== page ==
If you are in need of an Ohio DUI attorney, consider Charles M. Rowland II. Charles served as the Xenia City Prosecutor. In that capacity he has prosecuted DUI offenses. This experience gives him unique insight into how prosecutors will approach your case. Ohio DUI Attorney Charles Rowland has served as a “Special Prosecutor” on high-profile felony cases. Charles is a proud member of the National College for DUI defense and in 2006 attended the intensive seminar on DUI [Read the full post. . .]
As of Oct. 7, 2009, Ohio’s Booster Seat Law requires all children to use belt-positioning booster seats once they outgrow their child safety seats (usually at 4 years old and 40 pounds) until they are 8 years old, unless they are at least 4 feet, 9 inches (57 inches) tall.
Ohio’s revised child restraint law requires the following:
- Children less than 4 years old or
There is an intersection between the child endangerment and DUI laws in Ohio. Child endangerment is an act or omission that exposes a child to psychological, emotional or physical abuse. Child abuse based on the offense of child endangerment is normally a misdemeanor, but endangerment that results in mental illness or serious physical illness or injury is a felony. See abused child, neglected child. Child endangerment and DUI laws are implicated when a person drives drunk with a child in [Read the full post. . .]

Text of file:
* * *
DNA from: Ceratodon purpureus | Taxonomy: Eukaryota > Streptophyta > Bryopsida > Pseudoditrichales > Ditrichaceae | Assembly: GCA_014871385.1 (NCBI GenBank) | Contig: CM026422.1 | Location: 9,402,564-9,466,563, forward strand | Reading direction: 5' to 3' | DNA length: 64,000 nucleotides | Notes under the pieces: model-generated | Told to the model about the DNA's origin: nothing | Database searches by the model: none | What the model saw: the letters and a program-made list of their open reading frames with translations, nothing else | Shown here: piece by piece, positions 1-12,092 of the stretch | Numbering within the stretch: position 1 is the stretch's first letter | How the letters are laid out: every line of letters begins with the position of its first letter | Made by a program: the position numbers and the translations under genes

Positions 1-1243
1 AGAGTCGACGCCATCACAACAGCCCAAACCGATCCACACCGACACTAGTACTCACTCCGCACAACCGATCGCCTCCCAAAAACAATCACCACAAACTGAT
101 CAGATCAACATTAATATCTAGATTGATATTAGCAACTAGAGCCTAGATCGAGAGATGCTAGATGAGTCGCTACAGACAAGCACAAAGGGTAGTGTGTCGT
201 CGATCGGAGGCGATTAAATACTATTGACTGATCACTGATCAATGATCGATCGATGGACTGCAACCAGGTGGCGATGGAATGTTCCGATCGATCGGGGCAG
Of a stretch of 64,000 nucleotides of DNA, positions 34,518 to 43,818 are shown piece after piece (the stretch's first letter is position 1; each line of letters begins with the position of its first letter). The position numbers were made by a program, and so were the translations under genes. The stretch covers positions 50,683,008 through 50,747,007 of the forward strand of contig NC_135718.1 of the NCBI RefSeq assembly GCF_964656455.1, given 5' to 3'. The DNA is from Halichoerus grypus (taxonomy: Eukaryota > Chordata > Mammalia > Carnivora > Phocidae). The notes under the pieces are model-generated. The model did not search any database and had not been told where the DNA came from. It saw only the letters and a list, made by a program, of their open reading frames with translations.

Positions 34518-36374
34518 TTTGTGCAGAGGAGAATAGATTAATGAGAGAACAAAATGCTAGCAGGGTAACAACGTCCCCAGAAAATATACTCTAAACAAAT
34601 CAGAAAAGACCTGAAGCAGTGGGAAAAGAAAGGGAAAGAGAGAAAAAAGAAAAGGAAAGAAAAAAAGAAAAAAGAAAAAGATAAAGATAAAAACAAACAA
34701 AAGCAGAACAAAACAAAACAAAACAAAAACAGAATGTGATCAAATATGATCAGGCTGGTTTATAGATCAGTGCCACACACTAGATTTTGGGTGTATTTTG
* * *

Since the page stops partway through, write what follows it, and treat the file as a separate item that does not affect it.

The crime of disorderly conduct while intoxicated is a violation of O.R.C. 2917.11. The crime of disorderly conduct is also know, and often charged, as public intoxication. This broadly defined crime can be charged as a minor misdemeanor carrying a maximum fine of $150.00 and no jail time or as a 4th degree misdemeanor carrying a maximum punishment of 30 days in jail and a $250.00 fine. Disorderly conduct while intoxicated can be defined as anyone who is [Read the full post. . .]
In order to successfully defend a urinalysis case, a DUI defense lawyer must be familiar with Ohio’s DUI law (O.R.C. 4511.19) and the Ohio Administrative Code sections which apply to the collection, storing, transporting and testing of the urine specimen. Amphetamine, cocaine, heroine, Marijuana, Methamphetamine, Phencyclidine and L.S.D. are specifically mentioned in Ohio’s DUI/OVI statute as illegal controlled substances. The law states how much of each substance must be detected in a chemical test of urine, whole blood, [Read the full post. . .]